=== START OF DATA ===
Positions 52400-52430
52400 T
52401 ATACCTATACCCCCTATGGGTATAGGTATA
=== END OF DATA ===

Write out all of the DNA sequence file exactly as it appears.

Positions 52400-52430
52400 T
52401 ATACCTATACCCCCTATGGGTATAGGTATA